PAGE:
1. When I say I don’t believe in “dieting” I mean I don’t believe in Weight Watchers, Jenny Craig, Nutrisystem, etc. Because most people gain the weight back once they stop “dieting.” God knows I did! Just because I don’t believe in the diet industry doesn’t mean I don’t believe in eating healthy and exercising. Just because I don’t believe in the diet industry now doesn’t mean I haven’t tried every single diet in existence before making the decision to have surgery.
2. When I said that it’s possible for someone to weigh 530 pounds and be happy and healthy? I said that because it’s not my place to judge the health or happiness of others. I’m not going to make a blanket statement saying “X>certain weight, therefore X = unhealthy and miserable.” If someone weighs 530 pounds and says they’re happy and healthy, who the fuck am I to disagree? I’m not them and I’m not their doctor so it’s not my place to scream about how impossible that must be.
3. Perhaps the Fat Acceptance movement wouldn’t have to exist if people weren’t so quick to tell folks that they should die/kill themselves/are worthless/useless/etc. simply because they’re fat. You’re pretty much proving its necessity by harassing and threatening the people who belong to it.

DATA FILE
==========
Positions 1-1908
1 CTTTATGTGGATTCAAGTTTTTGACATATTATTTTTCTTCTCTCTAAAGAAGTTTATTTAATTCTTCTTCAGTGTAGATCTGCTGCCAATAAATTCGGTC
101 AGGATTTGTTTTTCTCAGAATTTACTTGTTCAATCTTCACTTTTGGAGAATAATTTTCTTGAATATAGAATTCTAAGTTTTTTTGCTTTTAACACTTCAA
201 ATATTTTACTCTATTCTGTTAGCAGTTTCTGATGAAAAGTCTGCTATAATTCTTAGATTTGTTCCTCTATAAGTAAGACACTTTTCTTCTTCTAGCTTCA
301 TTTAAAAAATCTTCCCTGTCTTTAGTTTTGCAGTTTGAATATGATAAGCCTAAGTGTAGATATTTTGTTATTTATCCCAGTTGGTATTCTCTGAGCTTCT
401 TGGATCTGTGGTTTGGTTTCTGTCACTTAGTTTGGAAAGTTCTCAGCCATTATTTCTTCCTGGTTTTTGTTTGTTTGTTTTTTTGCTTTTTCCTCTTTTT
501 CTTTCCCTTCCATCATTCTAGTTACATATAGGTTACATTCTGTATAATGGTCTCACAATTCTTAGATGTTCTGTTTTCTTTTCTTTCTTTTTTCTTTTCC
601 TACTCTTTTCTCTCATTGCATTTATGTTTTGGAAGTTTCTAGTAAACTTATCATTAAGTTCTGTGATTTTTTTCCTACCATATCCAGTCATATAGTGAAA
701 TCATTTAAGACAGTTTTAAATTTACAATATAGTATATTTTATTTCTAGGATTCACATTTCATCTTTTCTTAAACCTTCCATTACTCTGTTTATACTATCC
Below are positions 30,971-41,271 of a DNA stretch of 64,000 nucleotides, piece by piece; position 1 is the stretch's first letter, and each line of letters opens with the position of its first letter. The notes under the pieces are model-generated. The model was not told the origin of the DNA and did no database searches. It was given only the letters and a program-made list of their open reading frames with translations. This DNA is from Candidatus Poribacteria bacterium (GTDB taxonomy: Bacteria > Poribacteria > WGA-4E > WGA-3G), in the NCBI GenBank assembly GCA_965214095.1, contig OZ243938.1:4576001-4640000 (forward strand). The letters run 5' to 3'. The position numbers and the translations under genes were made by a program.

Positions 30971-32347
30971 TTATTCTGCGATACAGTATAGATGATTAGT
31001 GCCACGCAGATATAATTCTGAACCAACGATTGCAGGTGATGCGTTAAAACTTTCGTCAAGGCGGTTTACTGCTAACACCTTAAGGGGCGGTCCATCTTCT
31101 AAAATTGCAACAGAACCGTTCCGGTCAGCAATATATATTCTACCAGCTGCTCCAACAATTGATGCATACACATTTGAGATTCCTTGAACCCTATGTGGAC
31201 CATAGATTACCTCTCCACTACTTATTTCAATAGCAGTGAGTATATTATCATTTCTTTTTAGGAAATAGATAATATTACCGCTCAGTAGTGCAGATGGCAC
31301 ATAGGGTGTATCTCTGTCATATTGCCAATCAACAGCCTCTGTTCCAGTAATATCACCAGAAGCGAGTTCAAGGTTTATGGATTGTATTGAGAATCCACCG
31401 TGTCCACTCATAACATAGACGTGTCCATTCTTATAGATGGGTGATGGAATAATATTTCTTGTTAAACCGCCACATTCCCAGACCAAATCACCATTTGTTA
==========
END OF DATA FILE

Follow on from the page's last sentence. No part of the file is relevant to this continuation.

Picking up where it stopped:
The results did not mean that people are completely helpless to control their weight, Dr. Stunkard said. But, he said, it did mean that those who tend to be fat will have to constantly battle their genetic inheritance if they want to reach and maintain a significantly lower weight.
The findings also provided evidence for a phenomenon that scientists like Dr. Hirsch and Dr. Leibel were certain was true — each person has a comfortable weight range to which the body gravitates. The range might span 10 or 20 pounds: someone might be able to weigh 120 to 140 pounds without too much effort. Going much above or much below the natural weight range is difficult, however; the body resists by increasing or decreasing the appetite and changing the metabolism to push the weight back to the range it seeks.
The message is so at odds with the popular conception of weight loss — the mantra that all a person has to do is eat less and exercise more — that Dr. Jeffrey Friedman, an obesity researcher at the Rockefeller University, tried to come up with an analogy that would convey what science has found about the powerful biological controls over body weight.
He published it in the journal Science in 2003 and still cites it:
“Those who doubt the power of basic drives, however, might note that although one can hold one’s breath, this conscious act is soon overcome by the compulsion to breathe,” Dr. Friedman wrote. “The feeling of hunger is intense and, if not as potent as the drive to breathe, is probably no less powerful than the drive to drink when one is thirsty. This is the feeling the obese must resist after they have lost a significant amount of weight.”